Tariffs and regulations
Tariffs and duty rates are constantly revised and are subject to change without notice.
Austrade strongly recommends you reconfirm these prior to selling to Finland.
Tariffs and non-tariff barriers
Finland is part of the harmonised trade system of the EU and importing and exporting are covered by the EU Taxation and Customs Union.
A Common External Tariff (CET) is applicable to other countries, including Australia.
The European Community has created the Binding Tariff Information (BTI) system as a tool to obtain the correct tariff classification for goods for import or export. Before shipping any goods, please consult Finnish Customs.
For more information on import licensing, quotas and restricted goods and so on, visit Finnish Customs website.
Product certification, labelling and packaging
Certification, labelling and packaging must meet EU requirements. For more information on current requirements, visit the European Union website.
To reduce the impact on the environment, the EU has required legislation concerning the management of packaging and packaging waste.
The CE mark is a mandatory conformity marking for certain products sold within the European Economic Area (EEA).
All labelling and information directives of the European Council must be met, as well as local and national regulations. Information on the labelling of products in the interest of consumers and compliance procedures are available at Summaries of EU Legislation.
Food information and labelling legislation must comply with EU legislation. For more information, visit EUR- Lex Food Safety.
For organic produce, EU legislation requires that imported organic food from third countries be produced to the same standards as that from the EU. For more information, see trade in organic products.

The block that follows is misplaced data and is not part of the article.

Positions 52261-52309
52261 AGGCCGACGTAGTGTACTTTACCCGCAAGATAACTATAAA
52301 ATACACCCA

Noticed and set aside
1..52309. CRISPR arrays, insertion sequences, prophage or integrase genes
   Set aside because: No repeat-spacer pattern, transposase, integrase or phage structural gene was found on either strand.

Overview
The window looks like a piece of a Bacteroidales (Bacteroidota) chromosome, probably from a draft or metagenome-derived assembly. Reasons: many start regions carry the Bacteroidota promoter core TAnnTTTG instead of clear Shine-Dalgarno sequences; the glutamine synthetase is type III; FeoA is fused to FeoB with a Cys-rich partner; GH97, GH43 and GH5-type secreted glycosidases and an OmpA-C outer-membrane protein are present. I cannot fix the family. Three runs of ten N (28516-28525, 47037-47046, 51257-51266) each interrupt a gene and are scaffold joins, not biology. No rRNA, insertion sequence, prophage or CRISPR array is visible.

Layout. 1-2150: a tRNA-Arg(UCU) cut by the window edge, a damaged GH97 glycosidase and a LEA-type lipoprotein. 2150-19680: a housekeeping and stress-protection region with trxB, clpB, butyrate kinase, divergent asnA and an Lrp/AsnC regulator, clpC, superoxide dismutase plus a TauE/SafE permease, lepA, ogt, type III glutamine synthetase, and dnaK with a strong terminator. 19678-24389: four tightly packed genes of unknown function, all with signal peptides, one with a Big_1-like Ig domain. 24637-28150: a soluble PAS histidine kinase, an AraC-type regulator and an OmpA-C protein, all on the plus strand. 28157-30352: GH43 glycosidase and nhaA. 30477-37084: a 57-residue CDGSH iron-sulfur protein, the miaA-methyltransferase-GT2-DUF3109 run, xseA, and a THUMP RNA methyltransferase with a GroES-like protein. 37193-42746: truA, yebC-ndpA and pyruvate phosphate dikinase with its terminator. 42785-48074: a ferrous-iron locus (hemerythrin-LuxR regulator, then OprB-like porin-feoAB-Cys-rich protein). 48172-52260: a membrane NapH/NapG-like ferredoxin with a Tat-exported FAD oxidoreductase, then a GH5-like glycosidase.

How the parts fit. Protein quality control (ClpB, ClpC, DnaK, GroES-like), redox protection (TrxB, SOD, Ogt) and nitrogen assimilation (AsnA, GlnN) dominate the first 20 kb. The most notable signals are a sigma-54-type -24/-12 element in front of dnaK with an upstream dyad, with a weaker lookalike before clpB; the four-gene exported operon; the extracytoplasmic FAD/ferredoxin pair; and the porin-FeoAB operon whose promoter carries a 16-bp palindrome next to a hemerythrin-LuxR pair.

There are controls on imports into Finland on a number of products. For more information, visit Finnish Customs.
Information on exporting and export documentation regarding animals, plants and agricultural products from Australia can also be found at theAustralian Department of Agricultureand Water Resources.
Methods of quoting and payment
Quotations can be in a currency as agreed between parties.
For more information on current requirements, visit the EU Requirements.
For more information on current documentary requirements, visit the EU Requirements.
A customs declaration and a declaration of dutiable value (in addition to the import licence and commercial invoice) are required by the importer on entry.
The importer may be required to obtain an import licence if import restrictions apply. It should contain information consistent with that indicated on the commercial invoice.
No prescribed form. A minimum of three copies are recommended and the invoice must indicate:
- name and address of seller (supplier)
- name and address of consignee
- date of the invoice
- date of purchase
- number, type and gross weight of packages
- kind of goods
- the quality of the goods
- an invoice price for each item (showing freight and insurance separately)
- conditions of payment
- terms of sale
- the date that the invoice was prepared
- the date the contract was signed.
Many importers are authorised to use a Simplified Declaration Procedure (Immediate Release System) and they may have special requirements about the presentation of invoice data.
Bill of lading
Normal commercial practice. To Order bills are acceptable.
Required for and facilitates customs clearance.
Certificate of insurance
Normal commercial practices apply.
Normal commercial practices apply.
Weights and measures
Metric measurements (grams, kilograms, millilitres or litres) are used when selling packaged or loose goods.
Public health requirements
For more information on public health requirements, visit the EU Sanitary and phytosanitary requirements.
Certain domestic and imported food products may contain only those additives approved by the Finnish Ministry of Agriculture and Forestry.